Keep in mind, some people use preview panes for their email. This can register email opens that aren’t actually opened. Also, text-only emails won’t register as opens, even if they are.
#3: Click-through rate
The click-through rate (CTR) indicates how many people clicked on a link in your email.
However, unlike opens and deliverability, you’ll need to dig a little deeper. For each campaign, you need to know not only which links interested them the most but also where those links were located.
For example, if most of the clicks are above the fold, then you’re passing the blink test.
Let’s say you offered the same link but worded two different ways and one performed better than the other, then you can optimize your text CTA accordingly. Also, compare buttons to text links.
Remember to track what recipients actually clicked on. Clicking on the unsubscribe link might count as a click — that’s a BAD sign!
#4: Click-to-open rate
Your click-to-open (CTO) rate is the number of opens compared to the number of click-throughs.
Of the people who opened your email, how many actually clicked on a link? This metric tells you how well your subject line and content are working together. If your subject line generated a lot of opens but few clicks, there was a disconnect. If you had a lot of clicks but few opens, you had a great offer but didn’t nail the subject line.
Other factors can influence your open rate, such as the quality of your list, the email address of the sender, the day/time you send, etc.
#5: Unsubscribe rate
Seriously, this KPI is a must!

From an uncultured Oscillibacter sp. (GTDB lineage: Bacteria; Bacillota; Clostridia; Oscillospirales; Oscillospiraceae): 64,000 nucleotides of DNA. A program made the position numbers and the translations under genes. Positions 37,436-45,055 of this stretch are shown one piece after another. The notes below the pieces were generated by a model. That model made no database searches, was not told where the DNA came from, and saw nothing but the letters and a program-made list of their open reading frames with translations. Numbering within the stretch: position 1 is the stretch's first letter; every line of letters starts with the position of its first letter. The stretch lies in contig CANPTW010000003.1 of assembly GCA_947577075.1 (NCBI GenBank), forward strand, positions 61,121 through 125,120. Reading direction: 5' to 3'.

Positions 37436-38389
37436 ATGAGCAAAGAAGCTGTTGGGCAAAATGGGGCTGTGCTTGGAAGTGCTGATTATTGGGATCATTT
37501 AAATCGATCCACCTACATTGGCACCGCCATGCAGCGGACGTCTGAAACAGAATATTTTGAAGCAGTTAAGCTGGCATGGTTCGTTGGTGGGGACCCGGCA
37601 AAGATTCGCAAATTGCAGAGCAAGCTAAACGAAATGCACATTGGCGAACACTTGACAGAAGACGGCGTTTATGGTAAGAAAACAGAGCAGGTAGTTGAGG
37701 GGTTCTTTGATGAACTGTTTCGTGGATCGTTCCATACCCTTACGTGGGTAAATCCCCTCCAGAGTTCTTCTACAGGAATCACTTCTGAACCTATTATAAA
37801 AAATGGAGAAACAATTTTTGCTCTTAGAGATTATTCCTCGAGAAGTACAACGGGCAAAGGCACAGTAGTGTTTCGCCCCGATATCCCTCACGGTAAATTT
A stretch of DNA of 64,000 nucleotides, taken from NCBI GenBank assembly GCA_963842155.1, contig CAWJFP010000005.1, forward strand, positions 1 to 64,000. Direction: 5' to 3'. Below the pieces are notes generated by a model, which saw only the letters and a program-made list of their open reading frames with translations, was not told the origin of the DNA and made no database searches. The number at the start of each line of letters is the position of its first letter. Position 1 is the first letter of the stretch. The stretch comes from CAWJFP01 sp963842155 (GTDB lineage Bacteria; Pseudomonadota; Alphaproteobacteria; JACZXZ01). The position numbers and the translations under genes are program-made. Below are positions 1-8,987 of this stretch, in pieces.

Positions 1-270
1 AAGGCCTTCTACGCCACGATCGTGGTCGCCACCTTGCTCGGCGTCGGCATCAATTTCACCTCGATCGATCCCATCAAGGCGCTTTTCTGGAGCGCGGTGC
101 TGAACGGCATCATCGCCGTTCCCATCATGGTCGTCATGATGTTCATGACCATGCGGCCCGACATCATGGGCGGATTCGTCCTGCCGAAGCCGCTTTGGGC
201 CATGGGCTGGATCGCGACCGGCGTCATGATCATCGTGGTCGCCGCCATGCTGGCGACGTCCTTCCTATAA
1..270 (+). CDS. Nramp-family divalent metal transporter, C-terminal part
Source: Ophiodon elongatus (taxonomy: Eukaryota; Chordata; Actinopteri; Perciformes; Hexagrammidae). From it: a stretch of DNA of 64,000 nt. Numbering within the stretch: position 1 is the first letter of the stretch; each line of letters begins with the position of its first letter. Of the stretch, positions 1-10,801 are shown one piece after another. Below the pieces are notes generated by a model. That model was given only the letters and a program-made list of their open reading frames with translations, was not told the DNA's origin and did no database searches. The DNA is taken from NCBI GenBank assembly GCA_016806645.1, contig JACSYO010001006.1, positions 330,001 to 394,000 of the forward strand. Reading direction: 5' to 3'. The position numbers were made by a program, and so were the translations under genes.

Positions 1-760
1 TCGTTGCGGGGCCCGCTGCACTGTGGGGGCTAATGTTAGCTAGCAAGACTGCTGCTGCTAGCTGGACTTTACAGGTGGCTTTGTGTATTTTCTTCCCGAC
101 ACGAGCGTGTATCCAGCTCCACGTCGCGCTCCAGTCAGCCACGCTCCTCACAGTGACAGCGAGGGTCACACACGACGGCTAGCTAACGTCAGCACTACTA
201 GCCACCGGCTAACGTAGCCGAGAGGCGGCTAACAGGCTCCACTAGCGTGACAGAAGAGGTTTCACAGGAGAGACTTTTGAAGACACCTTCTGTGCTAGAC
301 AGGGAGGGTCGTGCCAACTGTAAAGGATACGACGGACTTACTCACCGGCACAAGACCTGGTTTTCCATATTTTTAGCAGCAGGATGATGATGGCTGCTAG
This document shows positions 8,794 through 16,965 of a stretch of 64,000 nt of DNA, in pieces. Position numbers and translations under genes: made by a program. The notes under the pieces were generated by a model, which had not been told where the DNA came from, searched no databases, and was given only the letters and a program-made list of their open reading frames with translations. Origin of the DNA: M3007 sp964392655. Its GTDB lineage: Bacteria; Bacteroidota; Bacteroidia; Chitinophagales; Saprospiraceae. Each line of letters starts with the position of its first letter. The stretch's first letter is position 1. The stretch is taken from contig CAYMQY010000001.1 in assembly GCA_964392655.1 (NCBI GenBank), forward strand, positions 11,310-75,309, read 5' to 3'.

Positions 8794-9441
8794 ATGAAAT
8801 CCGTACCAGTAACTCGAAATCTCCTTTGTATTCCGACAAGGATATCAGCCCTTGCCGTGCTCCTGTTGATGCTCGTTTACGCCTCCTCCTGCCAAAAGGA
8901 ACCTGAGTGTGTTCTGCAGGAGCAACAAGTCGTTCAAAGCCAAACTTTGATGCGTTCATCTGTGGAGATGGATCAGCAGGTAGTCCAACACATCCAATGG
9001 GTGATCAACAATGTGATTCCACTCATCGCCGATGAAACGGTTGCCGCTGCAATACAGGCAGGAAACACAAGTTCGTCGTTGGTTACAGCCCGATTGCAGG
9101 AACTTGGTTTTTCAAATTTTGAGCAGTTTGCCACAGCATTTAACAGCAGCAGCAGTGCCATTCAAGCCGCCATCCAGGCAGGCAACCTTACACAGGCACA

There’s so much you can learn from your unsubscribe rate. For example, it means people didn’t report your email as spam, they just weren’t interested in your emails anymore and probably had them on the wrong list.
Watch for trends in your unsubscribe rate, especially after you make a change like segmenting, a template redesign, or a new sending schedule. If the number of unsubscribes suddenly goes up in response to the change, you’ll need to reconsider the alteration.
Remember that people who unsubscribe don’t want to be on your list and they are voluntarily leaving, which is much better for the long-term health of your deliverability.
#6: Bounce rate (hard and soft)
A hard bounce is a permanent bounce while a soft one is temporary.
Hard bounces are usually caused by invalid email addresses. This happens when someone leaves a job (deleted email address) or when an email address is entered incorrectly (ex: with a typo).
Pay attention to hard bounces because it indicates that you’re falling behind on your list cleansing. It may also indicate that you should use a double opt-in or some other method for verifying email addresses are entered correctly.